There’s been a lot of criticism echoing around the blogosphere that AR Wear will promote victim blaming, which is not necessarily something that I agree with. I would think that it’s pretty obvious that there are practical reasons that would prevent women from exclusively wearing expensive, high tech anti-rape underwear every day of the week. Of course, there are plenty of obvious rebuttals to every other victim-blaming line of reasoning, but the old arguments are more culturally entrenched and pervasive. Since anti-rape underwear is a relatively new thing, one would hope that “It’s her fault because she wasn’t wearing protective undergarments” isn’t a line of thinking that would be able to establish a foothold in today’s society without being an old argument that’s passed down from generation to generation. Again, this is just speculative on my part, so my hopes should be taken with a grain of salt. In light of the fact that AR Wear has already raised over $50k to start up their business, it seems that it will just be a matter of time before we find out.

So if my problem isn’t the potentiality for victim-blaming, what is the problem? I guess the first thing is that I don’t think that either product line will be particularly successful in achieving what each sets out to do: prevent rape. As far as AR Wear is concerned, there are unfortunately various ways to sexually assault victims without removing underwear. Also, in a coercive situation, an attacker can threaten, manipulate, or use physical violence to get the woman to remove the garments herself. In this situation, the product meant to mitigate risks can actually lead to the escalation of an already bad situation.

As far as DrinkSavvy is concerned, the most common form of drug facilitated sexual assault involves alcohol only. Date rape drug detection won’t do anything to prevent the overwhelming number of rapes that occur after a victim has had too much to drink – either willingly or because they were being pressured or misled by their attacker to drink to the point of incapacitation (as was the tragic case with 14 year-old Daisy Coleman of Maryville, MO). Additionally, an incredibly wide variety of drugs can be used to facilitate sexual assault, including but not limited to anti-anxiety drugs, sleeping pills, and cold medicines. DrinkSavvy’s website says that initially the drinkware will only detect Rohypnol, GHB, and ketamine, but even with updated versions it’s difficult to imagine that the drinkware will ever catch up. If these cups become as popular as their inventor wants them to be, potential rapists will likely just avoid using the particular drugs that the cups detect, as there is a wide variety of other options.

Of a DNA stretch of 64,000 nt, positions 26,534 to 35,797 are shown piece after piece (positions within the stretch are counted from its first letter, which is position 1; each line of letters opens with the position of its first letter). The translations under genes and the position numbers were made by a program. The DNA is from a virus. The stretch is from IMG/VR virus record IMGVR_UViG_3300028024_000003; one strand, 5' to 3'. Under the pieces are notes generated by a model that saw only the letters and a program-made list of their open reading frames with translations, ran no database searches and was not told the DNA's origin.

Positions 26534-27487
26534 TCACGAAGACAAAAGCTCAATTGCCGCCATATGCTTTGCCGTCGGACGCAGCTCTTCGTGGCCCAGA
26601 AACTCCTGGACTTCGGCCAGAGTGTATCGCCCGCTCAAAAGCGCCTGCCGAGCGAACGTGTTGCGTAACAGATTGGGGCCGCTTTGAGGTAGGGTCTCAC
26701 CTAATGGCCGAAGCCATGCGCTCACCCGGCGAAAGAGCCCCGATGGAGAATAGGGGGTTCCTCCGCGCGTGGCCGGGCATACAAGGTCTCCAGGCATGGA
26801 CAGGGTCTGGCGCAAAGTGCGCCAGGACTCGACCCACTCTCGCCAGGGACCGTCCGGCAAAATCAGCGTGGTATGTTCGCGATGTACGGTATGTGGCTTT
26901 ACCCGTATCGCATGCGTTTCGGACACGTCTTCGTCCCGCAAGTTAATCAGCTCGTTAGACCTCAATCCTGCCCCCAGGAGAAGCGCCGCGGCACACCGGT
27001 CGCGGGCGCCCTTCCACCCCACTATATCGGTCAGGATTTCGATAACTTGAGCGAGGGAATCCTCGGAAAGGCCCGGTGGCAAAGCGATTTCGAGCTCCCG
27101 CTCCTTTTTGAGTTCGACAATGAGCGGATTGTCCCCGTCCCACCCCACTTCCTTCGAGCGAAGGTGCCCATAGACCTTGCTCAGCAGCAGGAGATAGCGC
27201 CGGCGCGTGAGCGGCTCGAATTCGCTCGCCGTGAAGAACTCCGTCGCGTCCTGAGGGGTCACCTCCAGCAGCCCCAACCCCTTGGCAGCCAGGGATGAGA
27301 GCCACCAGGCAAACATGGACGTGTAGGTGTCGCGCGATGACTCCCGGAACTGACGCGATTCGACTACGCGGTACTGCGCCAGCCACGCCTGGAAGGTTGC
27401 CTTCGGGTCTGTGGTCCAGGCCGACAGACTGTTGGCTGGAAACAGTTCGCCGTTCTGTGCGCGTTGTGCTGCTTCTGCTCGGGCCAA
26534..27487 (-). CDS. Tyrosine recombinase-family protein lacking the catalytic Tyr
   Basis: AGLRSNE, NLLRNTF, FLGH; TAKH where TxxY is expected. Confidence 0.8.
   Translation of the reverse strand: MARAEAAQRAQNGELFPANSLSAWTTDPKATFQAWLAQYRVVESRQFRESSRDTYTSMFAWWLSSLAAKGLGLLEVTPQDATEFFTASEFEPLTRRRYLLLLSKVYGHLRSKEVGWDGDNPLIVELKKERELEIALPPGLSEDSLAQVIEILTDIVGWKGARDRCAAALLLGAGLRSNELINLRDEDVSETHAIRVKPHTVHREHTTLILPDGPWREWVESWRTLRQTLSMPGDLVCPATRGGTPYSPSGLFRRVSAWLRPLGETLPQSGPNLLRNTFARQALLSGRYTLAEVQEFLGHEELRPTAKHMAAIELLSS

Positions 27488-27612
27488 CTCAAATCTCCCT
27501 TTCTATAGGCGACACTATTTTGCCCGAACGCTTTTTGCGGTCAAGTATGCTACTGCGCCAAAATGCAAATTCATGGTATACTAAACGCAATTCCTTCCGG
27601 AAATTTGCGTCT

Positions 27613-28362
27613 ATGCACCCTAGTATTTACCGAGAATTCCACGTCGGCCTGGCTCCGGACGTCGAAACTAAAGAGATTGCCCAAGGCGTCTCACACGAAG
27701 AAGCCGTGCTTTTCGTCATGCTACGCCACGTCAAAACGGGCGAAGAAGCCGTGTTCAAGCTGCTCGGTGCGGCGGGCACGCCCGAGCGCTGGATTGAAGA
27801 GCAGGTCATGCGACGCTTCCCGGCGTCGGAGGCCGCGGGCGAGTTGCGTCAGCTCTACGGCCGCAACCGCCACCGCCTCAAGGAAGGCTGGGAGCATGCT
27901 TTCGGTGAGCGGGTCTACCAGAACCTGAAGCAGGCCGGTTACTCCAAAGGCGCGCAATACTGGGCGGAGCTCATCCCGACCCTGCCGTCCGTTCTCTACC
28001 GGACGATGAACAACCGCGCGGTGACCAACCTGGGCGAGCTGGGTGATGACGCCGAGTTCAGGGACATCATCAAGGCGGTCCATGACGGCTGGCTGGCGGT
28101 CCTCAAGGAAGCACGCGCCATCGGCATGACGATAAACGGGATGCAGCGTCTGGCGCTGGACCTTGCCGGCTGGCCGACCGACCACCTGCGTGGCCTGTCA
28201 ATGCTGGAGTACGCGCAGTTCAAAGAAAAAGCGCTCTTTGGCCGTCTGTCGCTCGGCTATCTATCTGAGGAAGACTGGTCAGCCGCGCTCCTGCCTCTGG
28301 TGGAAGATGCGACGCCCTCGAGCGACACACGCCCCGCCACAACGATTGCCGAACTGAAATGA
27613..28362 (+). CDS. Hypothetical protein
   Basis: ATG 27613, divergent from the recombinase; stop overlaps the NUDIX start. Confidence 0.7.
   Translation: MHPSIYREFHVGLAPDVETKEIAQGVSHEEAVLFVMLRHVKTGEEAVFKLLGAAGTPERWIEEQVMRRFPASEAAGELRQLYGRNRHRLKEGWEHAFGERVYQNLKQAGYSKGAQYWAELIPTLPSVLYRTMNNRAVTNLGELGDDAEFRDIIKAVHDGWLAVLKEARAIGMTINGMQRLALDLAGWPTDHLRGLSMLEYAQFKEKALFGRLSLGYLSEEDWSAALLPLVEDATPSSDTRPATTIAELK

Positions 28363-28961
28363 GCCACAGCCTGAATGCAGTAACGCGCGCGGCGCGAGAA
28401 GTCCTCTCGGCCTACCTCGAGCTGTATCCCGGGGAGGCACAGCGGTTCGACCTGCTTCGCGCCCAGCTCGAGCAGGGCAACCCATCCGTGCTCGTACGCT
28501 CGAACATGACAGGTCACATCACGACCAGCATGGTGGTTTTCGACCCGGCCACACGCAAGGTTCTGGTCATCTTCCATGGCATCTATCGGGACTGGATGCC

I don’t feel good about being too hard on the creators of these products – both companies drew their inspiration from awful first-hand experiences. I truly believe that the people behind these companies have the protection of potential victims at the forefront of their minds.

That being said, there’s an elephant in the room: money. There have not yet been prices released for these products, but considering the costs of research, development, and technology involved, they can’t possibly be cheap. It’s likely that only people who are relatively high-income will be able to afford to make casual purchases of these items. I can’t help but think though, that there is likely a market for these items with people who will spend money, even money they can’t really afford, in hopes of preventing future sexual assaults: actual rape victims. Many people who have survived rapes are traumatized, excessively anxious and plagued by intense fears of re-victimization.

When I saw the AR Clothing, my immediate thoughts were to wonder how I would be able to obtain at least one of the garments. Money was barely a concern, because the prospect of being able to go an entire day without the fear of rape was something that couldn’t be given a price. Believing in these products felt so important. I had to sit with my thoughts for a few days before coming to the difficult conclusion that anti-rape products would not make me rape-proof.

Despite my own conclusions, I can’t help worrying over the idea of victims sinking their income into investing in DrinkSavvy straws and cups over and over again, regardless of cost. I worry about the idea of victims feeling the need to purchase enough AR Wear to be able to outfit themselves in it every day. The products and the companies that make them are walking a fine line between offering a service and financially exploiting a particularly vulnerable population, if not outright crossing that line altogether. If there was good reason to believe that the products would be efficient in preventing rape, it would be worth it. Considering the obvious weaknesses in both product lines, I don’t believe that’s the case.

We all want for there to be quick fixes and easy solutions for preventing sexual violence. Anti-rape products play into these desires, becoming more and more profitable as the desperation for protection increases. At this point, I’m not sure what the best course of action should be. Should we protest these products, or should we sit back and cross our fingers, hoping our collective skepticism will be proven wrong?